mcs groupNine students and six faculty members attended the 2014 Mathematical Association of America (MAA) Southeastern section meeting at Tennesse Tech in Cookeville, TN. The Southeastern section of the MAA advances the mathematical sciences within the states of Alabama, Georgia, North Carolina, South Carolina, and Tennessee.  

Angela Gaetano gave a presentation on "The Impact of Censoring on Estimator of Slope Parameter in a Simple Regression Model" and Annie Brunelle gave a presentation on "Brownian Motion and Probability Simulations."  Both students are mathematics majors.

Mathematics faculty were also involved in the conference.  Dr. Andy Miller completed his three-year term as Tennessee state director and gave a presentation on "Real World Projects, Real World Writing." Dr. Robin Lovgren gave a presentation on "Herding Cats -- Using Attendance App to Learn Names and Keep Up with Your Students."  Dr. Mike Pinter spoke on "Ideas for Ending a Course Effectively." Mrs. Kay Geving presented her work titled "College Algebra Course Redesign." Dr. Sarah Ann Fleming gave a presentation in the Graduate Student Workshop on "Job Application Materials."  

jeopardy

Mathematics majors Max Shenfield, Jackson Streeter, Annie Brunelle, and So "Sara" Chung competed in the the Math Jeopardy tournament. 





Mathematical Association of America President Visits Belmont

suDr. Francis Su, president-elect of the Mathematical Association of America (MAA) and Professor of Mathematics at Harvey Mudd College, spoke during the University's Chapel Service on April 7th. The title of his talk was "Grace in Learning and Teaching." Dr. Su's Math Fun Facts website receives over a million hits each year. While Su was at Belmont, he also met with Mathematics and Computer Science faculty and student members of the Belmont MAA/ACM student chapter.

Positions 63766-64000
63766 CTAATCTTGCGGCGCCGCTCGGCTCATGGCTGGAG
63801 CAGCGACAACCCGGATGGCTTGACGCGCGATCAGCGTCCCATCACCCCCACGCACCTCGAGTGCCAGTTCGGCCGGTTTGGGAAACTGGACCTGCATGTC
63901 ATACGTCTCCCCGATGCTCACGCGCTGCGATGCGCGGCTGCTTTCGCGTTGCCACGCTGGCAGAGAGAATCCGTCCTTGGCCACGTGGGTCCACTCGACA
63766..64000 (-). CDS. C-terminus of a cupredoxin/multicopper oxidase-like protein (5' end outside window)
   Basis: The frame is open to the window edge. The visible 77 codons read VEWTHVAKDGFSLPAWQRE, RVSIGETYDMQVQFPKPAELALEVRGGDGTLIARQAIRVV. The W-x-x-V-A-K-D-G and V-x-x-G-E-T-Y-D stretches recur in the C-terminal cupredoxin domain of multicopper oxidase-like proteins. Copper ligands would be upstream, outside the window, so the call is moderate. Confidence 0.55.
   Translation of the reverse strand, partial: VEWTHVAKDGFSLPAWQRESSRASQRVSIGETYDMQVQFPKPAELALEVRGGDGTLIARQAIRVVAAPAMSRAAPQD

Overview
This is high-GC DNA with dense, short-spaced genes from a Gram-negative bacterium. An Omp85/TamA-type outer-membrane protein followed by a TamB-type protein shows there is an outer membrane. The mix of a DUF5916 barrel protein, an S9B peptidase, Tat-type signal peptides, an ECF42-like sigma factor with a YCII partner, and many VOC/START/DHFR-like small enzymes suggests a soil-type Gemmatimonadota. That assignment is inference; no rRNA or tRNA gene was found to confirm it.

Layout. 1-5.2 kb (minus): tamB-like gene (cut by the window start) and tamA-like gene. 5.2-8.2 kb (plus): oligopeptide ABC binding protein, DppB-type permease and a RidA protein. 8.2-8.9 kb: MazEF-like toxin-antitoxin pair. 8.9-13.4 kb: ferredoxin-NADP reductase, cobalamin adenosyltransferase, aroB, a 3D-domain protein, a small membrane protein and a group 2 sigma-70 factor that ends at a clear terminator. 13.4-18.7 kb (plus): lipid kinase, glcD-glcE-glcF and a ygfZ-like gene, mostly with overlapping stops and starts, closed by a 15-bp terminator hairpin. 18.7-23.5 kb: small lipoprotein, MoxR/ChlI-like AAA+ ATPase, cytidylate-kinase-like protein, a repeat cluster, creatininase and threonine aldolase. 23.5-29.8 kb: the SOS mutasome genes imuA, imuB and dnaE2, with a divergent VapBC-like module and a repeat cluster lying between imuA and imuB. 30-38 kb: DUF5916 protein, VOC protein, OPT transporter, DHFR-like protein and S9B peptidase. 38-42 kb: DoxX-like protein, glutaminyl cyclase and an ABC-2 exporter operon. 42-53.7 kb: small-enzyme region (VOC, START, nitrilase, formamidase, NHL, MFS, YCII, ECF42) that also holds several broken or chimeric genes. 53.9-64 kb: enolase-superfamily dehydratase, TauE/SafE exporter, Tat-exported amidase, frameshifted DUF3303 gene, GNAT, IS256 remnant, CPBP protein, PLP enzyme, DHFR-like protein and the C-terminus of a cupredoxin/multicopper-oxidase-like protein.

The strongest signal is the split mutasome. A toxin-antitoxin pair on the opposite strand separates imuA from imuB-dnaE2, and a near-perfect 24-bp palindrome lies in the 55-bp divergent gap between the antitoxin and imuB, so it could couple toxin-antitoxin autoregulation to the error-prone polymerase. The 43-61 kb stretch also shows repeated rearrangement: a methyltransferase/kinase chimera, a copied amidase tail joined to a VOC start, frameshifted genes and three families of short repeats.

Established in 1915, the Mathematical Association of America is the largest professional society that focuses on mathematics accessible at the undergraduate level.  Members include university, college, and high school teachers, graduate and undergraduate students, pure and applied mathematicians, computer scientists, statisticians, and many others in academia, government, business, and industry.


Origami Expert Shows Students Math/Art Connection

origami1

Belmont students had the opportunity to learn about the art of paper folding when origami expert Malachi Brown spoke to students about the connections between art, mathematics, and engineering.
 

origami2





The "Mathematical Musings and Munchings" event, sponsored by the Department of Mathematics and Computer Science, allowed students to see how modern origami design techniques use math to facilitate art and explore forms of plane geometry with their own hands. Brown also spoke about the practical applications of origami.  Brown frequently teaches origami to students of all ages and finds joy in passing on the creative spark and passion for shaping paper into objects of wonder and beauty.












connect